This demand-side reduction is compounded by the increased capital requirements of Solvency II and an FCA review of non-advised sales (7 firms were visited by the FCA with Standard Life and Prudential each setting aside £175m against future claims). Subsequently, a number of players have exited the market. Partnership merged with Just Retirement, Prudential withdrew from OMO annuities, and Aegon sold the remainder of their annuities book to focus on their platform drawdown offer. Many other life companies now only offer annuities through third party bureaux.
Other trends since pension freedoms include:
Enhanced annuities are becoming less popular. Sales are falling as annuity rates are low by historic standards, while flexible drawdown allows inheritance of the unused assets and makes drawdown look a lot more attractive. LV= cites the twin issues of Solvency II and low bond yields for dropping its own range of enhanced annuities.
- Meanwhile, investment-linked annuities have shown small signs of recovery as consumers are attracted to the possibility of upside. Also gaining some traction are fixed term annuities (with maturity values) and lifetime annuities with longer guarantee periods, which address retirees concerns that an early death no longer has to mean total loss of their retirement pot for dependants. Annuities with guarantee periods of longer than 10 years are now available.
- Nonetheless it is clear that drawdown products or hybrid “retirement accounts” with both drawdown and annuity elements have become far more popular than traditional annuities. In addition, plain cash withdrawals, especially for smaller pots, are now around a quarter of all retirement withdrawals.
- We may not have seen the last of insurers withdrawing from the annuities market, but players such as L&G, Canada Life, Just and Aviva appear to be strongly committed to it. Scale and efficiency will be the key to be able to sustain competitive pricing – if insurers cannot offer this then the market will only shrink further.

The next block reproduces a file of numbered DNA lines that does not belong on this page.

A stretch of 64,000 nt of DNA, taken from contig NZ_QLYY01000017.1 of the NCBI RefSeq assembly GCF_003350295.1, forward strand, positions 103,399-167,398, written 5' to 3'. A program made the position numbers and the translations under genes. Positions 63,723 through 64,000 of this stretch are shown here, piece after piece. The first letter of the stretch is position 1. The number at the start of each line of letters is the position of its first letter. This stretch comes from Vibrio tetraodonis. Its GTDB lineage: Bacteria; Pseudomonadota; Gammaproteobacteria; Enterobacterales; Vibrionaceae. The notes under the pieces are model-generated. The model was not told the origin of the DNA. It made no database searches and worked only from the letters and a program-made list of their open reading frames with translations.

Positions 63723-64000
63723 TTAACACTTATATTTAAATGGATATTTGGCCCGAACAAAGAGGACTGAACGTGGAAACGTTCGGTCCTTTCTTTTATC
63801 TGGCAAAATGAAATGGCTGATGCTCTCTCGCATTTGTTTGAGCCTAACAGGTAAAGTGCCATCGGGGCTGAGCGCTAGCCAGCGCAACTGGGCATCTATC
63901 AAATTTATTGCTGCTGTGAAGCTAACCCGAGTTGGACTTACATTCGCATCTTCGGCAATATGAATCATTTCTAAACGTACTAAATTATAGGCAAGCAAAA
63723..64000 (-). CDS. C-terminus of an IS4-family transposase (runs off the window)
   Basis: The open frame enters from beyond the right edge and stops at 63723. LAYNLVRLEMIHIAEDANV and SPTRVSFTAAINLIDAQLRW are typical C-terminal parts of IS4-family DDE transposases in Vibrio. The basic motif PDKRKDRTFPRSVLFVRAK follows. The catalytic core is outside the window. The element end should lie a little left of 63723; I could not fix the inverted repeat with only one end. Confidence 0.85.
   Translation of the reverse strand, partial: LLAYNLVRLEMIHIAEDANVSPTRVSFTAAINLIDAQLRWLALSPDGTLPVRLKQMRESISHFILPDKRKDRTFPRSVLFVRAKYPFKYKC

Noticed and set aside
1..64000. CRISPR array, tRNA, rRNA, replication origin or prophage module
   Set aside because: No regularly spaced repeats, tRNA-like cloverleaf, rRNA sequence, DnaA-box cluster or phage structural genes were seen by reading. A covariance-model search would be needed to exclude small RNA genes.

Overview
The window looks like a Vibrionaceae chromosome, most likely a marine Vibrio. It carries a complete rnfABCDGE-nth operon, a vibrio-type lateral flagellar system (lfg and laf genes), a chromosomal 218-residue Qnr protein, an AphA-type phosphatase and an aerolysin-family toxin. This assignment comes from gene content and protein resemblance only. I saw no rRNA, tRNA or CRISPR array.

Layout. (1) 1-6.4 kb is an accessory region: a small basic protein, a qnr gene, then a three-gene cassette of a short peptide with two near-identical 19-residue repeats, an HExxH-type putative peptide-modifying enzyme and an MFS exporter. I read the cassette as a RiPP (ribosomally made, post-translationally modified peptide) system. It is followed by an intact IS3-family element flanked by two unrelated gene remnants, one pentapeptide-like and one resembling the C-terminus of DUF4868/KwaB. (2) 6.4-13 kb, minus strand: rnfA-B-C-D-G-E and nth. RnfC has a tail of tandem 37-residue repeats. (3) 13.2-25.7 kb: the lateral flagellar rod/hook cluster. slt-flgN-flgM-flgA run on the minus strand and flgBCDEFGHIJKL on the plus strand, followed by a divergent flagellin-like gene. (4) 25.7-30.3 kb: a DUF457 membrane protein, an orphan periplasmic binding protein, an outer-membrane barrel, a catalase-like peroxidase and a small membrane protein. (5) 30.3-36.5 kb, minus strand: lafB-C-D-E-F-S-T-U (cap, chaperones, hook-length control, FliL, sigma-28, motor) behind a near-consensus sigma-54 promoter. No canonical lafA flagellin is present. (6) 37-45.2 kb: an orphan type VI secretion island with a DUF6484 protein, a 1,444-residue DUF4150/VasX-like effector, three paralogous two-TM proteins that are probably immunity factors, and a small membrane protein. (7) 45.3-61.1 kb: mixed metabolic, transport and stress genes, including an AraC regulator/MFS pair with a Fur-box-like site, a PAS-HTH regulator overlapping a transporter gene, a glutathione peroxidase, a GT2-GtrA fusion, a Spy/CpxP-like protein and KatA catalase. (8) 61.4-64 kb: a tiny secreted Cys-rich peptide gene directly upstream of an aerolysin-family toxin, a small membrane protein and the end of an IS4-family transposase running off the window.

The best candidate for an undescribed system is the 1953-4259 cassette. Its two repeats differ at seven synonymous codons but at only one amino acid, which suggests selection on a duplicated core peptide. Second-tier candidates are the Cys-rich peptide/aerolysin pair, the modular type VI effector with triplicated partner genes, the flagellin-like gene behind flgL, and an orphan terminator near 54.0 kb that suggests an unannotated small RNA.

- Defined benefit pension scheme de-risking through bulk annuity buy-outs, buy-ins and longevity swaps appears to be growing in popularity, and insurers such as L&G, Just and Canada Life have been able to offset some of the individual business lost with growth in group business.
Meanwhile, things are not all rosy for alternatives to annuities. Met Life just closed its Wealth Management arm to all new business – including its “third way” drawdown products with guarantees, the first such product to be launched after pension freedoms. We predicted back in 2014 that third way products would proliferate, but clearly the guarantee has proved too costly to operate given current low gilt yields.
It is likely to be some years before we will see appreciably higher bond yields to support more competitive annuity rates – at least in the UK. But while the 8 year bull run in equities has made drawdown look attractive, more hawkish voices are sounding out caution on whether stocks are overvalued as central banks start to tighten monetary policy. In this environment we expect to see an increase in volatility and greater risk for customers in drawdown. It really will only take a relatively small increase in gilt yields, coupled with greater stock market volatility, to trigger a revival in annuity sales. Unless future governments reverse the freedoms rules we won’t see annuities return to their previous popularity, but I am confident that sales volumes will again comfortably exceed those of drawdown once interest rates approach their long-term normal levels.